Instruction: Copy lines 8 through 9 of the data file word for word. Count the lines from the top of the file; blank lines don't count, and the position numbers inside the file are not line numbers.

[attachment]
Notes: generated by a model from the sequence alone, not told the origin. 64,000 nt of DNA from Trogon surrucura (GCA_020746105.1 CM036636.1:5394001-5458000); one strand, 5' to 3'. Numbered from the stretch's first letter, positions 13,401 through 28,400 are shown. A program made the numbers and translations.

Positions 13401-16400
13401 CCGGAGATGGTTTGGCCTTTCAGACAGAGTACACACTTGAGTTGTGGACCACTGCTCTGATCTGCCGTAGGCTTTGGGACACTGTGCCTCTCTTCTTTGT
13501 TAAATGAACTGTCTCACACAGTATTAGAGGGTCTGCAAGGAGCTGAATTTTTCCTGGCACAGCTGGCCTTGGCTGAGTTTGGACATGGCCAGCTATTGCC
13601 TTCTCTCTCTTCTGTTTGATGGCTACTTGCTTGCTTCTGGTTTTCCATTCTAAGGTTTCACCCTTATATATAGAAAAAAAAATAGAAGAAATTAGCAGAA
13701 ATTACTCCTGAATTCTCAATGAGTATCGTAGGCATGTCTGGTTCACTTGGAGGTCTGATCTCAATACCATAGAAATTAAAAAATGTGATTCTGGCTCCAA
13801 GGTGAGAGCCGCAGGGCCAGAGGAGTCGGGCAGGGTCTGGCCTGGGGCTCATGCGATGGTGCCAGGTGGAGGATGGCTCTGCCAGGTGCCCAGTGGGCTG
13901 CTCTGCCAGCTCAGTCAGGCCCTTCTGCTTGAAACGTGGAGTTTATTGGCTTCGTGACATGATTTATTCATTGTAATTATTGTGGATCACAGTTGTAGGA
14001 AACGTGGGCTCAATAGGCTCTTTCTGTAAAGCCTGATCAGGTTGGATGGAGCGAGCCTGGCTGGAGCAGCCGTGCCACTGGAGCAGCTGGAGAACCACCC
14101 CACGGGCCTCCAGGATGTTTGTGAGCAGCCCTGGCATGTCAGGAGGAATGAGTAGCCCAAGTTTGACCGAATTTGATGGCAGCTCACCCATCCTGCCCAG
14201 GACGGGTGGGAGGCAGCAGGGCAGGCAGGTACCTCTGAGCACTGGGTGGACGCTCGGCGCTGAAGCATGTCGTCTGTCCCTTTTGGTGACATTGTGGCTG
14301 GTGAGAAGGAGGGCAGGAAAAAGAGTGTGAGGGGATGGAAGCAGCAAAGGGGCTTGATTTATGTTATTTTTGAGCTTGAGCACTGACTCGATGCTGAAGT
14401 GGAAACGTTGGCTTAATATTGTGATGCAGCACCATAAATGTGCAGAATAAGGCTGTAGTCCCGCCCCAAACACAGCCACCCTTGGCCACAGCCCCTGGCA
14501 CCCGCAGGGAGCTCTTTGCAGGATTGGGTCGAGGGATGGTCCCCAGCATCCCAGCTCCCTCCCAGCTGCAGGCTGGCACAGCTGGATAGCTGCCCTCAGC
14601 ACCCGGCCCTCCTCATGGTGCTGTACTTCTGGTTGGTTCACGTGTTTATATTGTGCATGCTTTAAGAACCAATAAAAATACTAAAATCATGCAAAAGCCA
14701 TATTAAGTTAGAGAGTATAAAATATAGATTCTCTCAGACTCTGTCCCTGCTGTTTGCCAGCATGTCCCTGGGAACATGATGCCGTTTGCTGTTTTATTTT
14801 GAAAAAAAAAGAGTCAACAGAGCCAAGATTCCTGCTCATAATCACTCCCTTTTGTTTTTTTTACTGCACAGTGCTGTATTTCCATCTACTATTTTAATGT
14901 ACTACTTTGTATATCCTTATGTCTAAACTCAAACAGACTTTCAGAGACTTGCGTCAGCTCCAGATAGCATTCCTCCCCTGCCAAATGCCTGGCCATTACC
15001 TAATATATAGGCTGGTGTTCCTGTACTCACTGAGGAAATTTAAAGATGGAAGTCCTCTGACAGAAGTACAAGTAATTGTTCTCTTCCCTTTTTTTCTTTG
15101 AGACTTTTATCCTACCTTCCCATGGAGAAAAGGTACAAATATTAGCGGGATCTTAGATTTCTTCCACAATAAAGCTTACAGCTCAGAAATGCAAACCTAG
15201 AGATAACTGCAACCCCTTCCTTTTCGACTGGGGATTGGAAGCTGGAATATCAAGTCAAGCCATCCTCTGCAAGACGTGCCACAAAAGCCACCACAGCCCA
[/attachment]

13901 CTCTGCCAGCTCAGTCAGGCCCTTCTGCTTGAAACGTGGAGTTTATTGGCTTCGTGACATGATTTATTCATTGTAATTATTGTGGATCACAGTTGTAGGA
14001 AACGTGGGCTCAATAGGCTCTTTCTGTAAAGCCTGATCAGGTTGGATGGAGCGAGCCTGGCTGGAGCAGCCGTGCCACTGGAGCAGCTGGAGAACCACCC